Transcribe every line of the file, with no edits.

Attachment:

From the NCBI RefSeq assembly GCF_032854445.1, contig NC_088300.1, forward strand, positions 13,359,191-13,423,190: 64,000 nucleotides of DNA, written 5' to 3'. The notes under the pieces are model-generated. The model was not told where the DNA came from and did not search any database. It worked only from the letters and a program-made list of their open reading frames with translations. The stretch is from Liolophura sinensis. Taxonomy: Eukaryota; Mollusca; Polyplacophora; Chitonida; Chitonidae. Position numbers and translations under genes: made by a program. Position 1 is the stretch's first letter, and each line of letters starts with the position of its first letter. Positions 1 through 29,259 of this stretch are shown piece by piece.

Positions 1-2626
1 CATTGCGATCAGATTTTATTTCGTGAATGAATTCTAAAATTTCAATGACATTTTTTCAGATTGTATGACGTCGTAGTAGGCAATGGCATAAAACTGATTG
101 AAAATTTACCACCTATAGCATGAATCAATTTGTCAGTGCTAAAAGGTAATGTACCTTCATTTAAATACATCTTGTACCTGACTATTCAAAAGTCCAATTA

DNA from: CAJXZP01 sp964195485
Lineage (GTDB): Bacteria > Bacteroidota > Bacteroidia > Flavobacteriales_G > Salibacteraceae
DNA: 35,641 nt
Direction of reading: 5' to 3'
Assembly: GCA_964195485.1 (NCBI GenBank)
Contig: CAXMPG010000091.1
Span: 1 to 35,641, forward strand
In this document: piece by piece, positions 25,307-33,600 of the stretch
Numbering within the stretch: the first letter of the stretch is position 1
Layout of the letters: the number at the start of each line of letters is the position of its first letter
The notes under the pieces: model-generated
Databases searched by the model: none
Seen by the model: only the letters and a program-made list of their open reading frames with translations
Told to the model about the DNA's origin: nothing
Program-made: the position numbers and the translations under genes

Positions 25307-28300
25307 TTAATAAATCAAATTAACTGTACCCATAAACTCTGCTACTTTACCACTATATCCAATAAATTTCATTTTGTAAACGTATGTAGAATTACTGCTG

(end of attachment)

From the NCBI RefSeq assembly GCF_032854445.1, contig NC_088300.1, forward strand, positions 13,359,191-13,423,190: 64,000 nucleotides of DNA, written 5' to 3'. The notes under the pieces are model-generated. The model was not told where the DNA came from and did not search any database. It worked only from the letters and a program-made list of their open reading frames with translations. The stretch is from Liolophura sinensis. Taxonomy: Eukaryota; Mollusca; Polyplacophora; Chitonida; Chitonidae. Position numbers and translations under genes: made by a program. Position 1 is the stretch's first letter, and each line of letters starts with the position of its first letter. Positions 1 through 29,259 of this stretch are shown piece by piece.

Positions 1-2626
1 CATTGCGATCAGATTTTATTTCGTGAATGAATTCTAAAATTTCAATGACATTTTTTCAGATTGTATGACGTCGTAGTAGGCAATGGCATAAAACTGATTG
101 AAAATTTACCACCTATAGCATGAATCAATTTGTCAGTGCTAAAAGGTAATGTACCTTCATTTAAATACATCTTGTACCTGACTATTCAAAAGTCCAATTA

DNA from: CAJXZP01 sp964195485
Lineage (GTDB): Bacteria > Bacteroidota > Bacteroidia > Flavobacteriales_G > Salibacteraceae
DNA: 35,641 nt
Direction of reading: 5' to 3'
Assembly: GCA_964195485.1 (NCBI GenBank)
Contig: CAXMPG010000091.1
Span: 1 to 35,641, forward strand
In this document: piece by piece, positions 25,307-33,600 of the stretch
Numbering within the stretch: the first letter of the stretch is position 1
Layout of the letters: the number at the start of each line of letters is the position of its first letter
The notes under the pieces: model-generated
Databases searched by the model: none
Seen by the model: only the letters and a program-made list of their open reading frames with translations
Told to the model about the DNA's origin: nothing
Program-made: the position numbers and the translations under genes

Positions 25307-28300
25307 TTAATAAATCAAATTAACTGTACCCATAAACTCTGCTACTTTACCACTATATCCAATAAATTTCATTTTGTAAACGTATGTAGAATTACTGCTG